Systems that are Sensitive to Initial Conditions

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Systems that are sensitive to initial conditions are those that whose trajectories diverge in ways that are not predictable. One of those systems is the chaotic Lorenz attractor, but even simpler systems can show dependence on the initial conditions.

In this example the diverging behaviour is obtained by the totally deterministic algorithm 2 times modulo 1 or (2x%1) that you can even try out in your calculator.

  1. take a random number between 0 and 1 (e.g. 0.823)
  2. multiply that number by 2 (e.g. 2*0.823=1.646)
  3. calculate the modulo 1 (%) of this value (e.g. 1.646 % 1=0.646). modulo 1 corresponds in this case to make the integer part of the number 0.
  4. use the result obtained in 3. and repeat from 2.

Now start with a second number very similar to the first (e.g. 0.825) and repeat the process (in the animation the initial difference is just 0.01% between the two values).

You’ll see that for the first iterations the calculations (the trajectory) are similar but suddenly they jump all around. After some iterations you can’t predict the behavior of the second trajectory, even if you know the first trajectory. This clearly shows that the system is sensitive to initial conditions. A very simple and strange system indeed.

Lorenz Attractor in R.

Lorenz Attractor

The Lorenz System is one of the most famous system of equations in the realm of chaotic systems first studied by Edward Lorenz. The double lob remembering a butterfly wing is on the imagination of any complex systems enthusiast.

Lorenz Attractor Equations

The three equations that govern its behavior are:

where usually

So let's define the parameters, the initial state of the system and the equations in the form of a function called Lorenz

parameters <- c(s = 10, r = 28, b = 8/3)
state <- c(X = 0, Y = 1, Z = 1)
Lorenz <- function(t, state, parameters) {
    with(as.list(c(state, parameters)), {
        dX <- s * (Y - X)
        dY <- X * (r - Z) - Y
        dZ <- X * Y - b * Z
        list(c(dX, dY, dZ))

We can now start processing this and plotting it.

times <- seq(0, 50, by = 0.01)
out <- ode(y = state, times = times, func = Lorenz, parms = parameters)
par(oma = c(0, 0, 3, 0))
plot(out, xlab = "time", ylab = "-")
plot(out[, "Y"], out[, "Z"], pch = ".", type = "l")
mtext(outer = TRUE, side = 3, "Lorenz model", cex = 1.5)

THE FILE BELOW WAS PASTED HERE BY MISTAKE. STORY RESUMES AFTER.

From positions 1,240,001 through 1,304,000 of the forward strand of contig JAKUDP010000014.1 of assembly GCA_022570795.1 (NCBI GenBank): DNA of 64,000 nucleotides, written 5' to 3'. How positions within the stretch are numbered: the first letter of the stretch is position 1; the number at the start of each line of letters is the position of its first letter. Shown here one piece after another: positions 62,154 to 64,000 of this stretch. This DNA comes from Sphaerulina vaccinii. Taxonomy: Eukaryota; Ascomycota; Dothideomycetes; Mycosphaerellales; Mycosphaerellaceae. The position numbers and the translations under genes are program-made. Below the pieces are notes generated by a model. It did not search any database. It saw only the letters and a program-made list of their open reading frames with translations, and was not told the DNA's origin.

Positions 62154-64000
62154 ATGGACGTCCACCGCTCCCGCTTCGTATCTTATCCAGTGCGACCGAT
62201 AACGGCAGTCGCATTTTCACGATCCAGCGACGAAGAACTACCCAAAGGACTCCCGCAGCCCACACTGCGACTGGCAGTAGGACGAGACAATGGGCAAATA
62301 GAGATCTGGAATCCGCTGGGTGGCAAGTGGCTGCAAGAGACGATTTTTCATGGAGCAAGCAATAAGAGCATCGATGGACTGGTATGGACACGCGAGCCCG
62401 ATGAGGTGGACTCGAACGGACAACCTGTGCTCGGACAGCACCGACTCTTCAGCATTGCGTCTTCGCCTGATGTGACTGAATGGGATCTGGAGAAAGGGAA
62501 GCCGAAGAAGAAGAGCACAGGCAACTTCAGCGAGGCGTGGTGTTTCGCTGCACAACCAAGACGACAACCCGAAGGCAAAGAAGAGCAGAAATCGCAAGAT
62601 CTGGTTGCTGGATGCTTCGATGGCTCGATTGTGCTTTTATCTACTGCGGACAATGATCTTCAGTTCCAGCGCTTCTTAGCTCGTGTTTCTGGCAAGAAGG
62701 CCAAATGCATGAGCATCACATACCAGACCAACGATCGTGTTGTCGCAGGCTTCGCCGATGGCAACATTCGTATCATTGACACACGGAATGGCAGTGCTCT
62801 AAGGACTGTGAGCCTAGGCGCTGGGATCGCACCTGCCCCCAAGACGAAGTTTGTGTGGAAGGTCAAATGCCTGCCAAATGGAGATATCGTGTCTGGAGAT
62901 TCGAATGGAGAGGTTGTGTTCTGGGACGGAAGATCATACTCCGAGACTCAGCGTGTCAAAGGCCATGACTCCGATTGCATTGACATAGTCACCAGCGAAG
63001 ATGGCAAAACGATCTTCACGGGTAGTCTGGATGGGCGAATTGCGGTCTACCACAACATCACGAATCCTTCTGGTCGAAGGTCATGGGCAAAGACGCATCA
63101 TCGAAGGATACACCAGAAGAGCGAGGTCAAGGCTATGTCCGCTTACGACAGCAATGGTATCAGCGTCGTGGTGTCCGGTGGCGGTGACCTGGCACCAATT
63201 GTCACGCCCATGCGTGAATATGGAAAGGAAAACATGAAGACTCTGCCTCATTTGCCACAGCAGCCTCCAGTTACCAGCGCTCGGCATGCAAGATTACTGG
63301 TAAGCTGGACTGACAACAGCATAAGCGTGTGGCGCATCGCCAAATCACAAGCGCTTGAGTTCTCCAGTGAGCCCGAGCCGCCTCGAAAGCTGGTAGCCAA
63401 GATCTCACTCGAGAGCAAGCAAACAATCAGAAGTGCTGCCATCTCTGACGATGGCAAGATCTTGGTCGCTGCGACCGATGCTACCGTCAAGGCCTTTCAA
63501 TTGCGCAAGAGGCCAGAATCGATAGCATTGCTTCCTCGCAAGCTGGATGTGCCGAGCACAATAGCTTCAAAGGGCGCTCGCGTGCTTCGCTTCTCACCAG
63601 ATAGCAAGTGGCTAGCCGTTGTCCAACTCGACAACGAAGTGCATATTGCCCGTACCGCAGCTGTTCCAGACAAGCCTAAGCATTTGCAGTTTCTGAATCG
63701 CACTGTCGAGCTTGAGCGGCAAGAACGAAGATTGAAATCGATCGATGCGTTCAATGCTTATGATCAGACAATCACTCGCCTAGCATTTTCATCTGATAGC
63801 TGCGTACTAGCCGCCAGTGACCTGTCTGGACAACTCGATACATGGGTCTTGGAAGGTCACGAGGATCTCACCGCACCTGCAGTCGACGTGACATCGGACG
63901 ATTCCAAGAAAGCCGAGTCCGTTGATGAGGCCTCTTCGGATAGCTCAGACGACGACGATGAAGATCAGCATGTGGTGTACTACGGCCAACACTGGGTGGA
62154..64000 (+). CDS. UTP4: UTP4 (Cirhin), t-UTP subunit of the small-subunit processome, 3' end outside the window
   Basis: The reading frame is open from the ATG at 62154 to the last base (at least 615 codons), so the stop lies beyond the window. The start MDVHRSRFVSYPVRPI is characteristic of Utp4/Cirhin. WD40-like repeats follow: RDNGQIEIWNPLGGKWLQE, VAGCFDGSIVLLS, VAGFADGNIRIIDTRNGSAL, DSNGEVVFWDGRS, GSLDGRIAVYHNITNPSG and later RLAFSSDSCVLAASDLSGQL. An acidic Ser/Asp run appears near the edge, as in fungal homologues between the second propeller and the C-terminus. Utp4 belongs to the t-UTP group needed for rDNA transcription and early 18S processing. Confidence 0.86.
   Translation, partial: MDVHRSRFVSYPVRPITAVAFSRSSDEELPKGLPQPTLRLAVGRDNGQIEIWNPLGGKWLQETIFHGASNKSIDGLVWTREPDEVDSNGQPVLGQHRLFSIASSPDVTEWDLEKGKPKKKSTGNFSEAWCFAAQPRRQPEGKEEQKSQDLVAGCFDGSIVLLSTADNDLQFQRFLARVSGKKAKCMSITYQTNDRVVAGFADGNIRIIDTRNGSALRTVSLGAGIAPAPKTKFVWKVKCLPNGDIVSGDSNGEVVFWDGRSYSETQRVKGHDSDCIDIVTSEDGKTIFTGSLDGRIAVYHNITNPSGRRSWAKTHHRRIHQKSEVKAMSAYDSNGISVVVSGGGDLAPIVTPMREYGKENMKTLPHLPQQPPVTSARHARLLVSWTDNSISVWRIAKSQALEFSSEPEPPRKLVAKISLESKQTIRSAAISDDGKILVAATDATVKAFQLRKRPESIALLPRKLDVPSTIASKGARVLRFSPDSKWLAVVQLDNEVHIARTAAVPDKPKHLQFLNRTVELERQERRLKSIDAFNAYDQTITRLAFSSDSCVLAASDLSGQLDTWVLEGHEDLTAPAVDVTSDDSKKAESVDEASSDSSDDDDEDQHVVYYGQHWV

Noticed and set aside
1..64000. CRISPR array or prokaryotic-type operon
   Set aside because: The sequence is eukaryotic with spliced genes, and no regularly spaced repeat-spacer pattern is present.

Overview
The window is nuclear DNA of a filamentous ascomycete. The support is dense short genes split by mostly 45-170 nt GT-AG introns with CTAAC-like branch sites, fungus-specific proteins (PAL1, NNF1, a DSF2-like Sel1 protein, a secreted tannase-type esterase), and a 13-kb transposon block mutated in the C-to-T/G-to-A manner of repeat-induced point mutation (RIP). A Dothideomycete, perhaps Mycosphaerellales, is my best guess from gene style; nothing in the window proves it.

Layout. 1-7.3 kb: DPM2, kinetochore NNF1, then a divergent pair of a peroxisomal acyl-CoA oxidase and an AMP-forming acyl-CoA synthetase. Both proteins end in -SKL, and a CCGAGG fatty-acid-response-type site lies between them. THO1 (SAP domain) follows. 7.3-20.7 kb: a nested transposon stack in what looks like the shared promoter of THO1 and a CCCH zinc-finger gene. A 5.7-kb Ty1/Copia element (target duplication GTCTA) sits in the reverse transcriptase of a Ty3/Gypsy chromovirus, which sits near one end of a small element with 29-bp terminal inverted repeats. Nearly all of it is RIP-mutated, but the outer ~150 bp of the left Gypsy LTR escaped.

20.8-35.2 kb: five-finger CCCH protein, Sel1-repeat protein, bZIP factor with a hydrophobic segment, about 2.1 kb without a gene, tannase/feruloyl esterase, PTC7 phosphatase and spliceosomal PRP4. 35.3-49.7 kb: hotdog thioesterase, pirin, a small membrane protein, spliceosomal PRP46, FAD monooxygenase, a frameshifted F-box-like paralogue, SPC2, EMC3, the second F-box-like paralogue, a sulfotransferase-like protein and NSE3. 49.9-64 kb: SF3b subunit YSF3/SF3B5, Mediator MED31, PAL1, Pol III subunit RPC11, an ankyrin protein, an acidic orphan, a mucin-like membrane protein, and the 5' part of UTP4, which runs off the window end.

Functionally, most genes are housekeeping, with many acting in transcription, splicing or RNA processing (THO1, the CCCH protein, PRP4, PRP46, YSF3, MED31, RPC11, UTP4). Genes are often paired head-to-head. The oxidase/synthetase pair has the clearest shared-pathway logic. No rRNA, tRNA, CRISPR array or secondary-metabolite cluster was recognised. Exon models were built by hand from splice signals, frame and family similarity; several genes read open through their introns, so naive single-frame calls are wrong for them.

The above example is mainly copied from the the deSolve package documentation that uses the same example. What I'd like to point out in this is how simple it is to solve and plot a system of differential equations in R. The language is simple and clear and it is much more practical than implementing everything from scratch.

If you want to play with a couple of Lorenz attractors synchronizing please visit this Java implementation.

Up next: Animating the Lorenz Attractor in R.

Synchronization of Chaotic Lorenz Attractors

You’ll need Java! Alternate version of Synchronization of Chaotic Lorenz Attractors

Imagine that at each time step you magically connect the X component of two systems of Lorenz equations, meaning that the value of X used in the equation for attractor 1 is copied over to attractor 2. Then you compute the X,Y and Z at t+1 for both attractors as usual.

<p>In the above applet you see this effect. The continuous line is attractor 1 (the reference) and the dashed lines are from the attractor 2 (the coupled attractor), meaning that at each time step the X value from 1 is copied over to 2.</p>
<p>The white line measures the distance between two trajectories as time passes. In this case we can quickly see it dropping down to zero and synchronization occurs.</p>
<p>This changes the behaviour of the system completely. Instead of being two systems with divergent trajectories they get closer and closer until finally they overlap perfectly, travelling in sync through space.</p>

more details at the Lorenz Sync Page (with extra applets)

Duffing Map: Brincando com Sistemas Caóticos

Precisa de Java! Se tiver problemas (ou quiser ver o código) pode tentar esta versão

O estudo de sistemas dinâmicos, atractores e afins é recorrente aqui por estas bandas (de Hénon, de Lorenz). Infelizmente não tenho como lhe dedicar o tempo que gostava.

Hoje depois de uma aula de Sistemas Dinâmicos Discretos da Professora Diana Mendes no ISCTE voltei a lembrar-me de brincar um pouco com estes sistemas que são efectivamente muito interessantes em termos visuais (e não só).

O Applet acima, basicamente mostra o Sistema Dinâmico em tempo discreto (a versão de tempo contínuo do atractor de Duffing é talvez mais conhecida) regido pelas equações seguintes e conhecido como atractor de Duffing:

Duffing map

Os botões no topo permitem seleccionar valores para para os parámetros a e b.

1º botão:


2º botão:


3º botão – escolha aleatória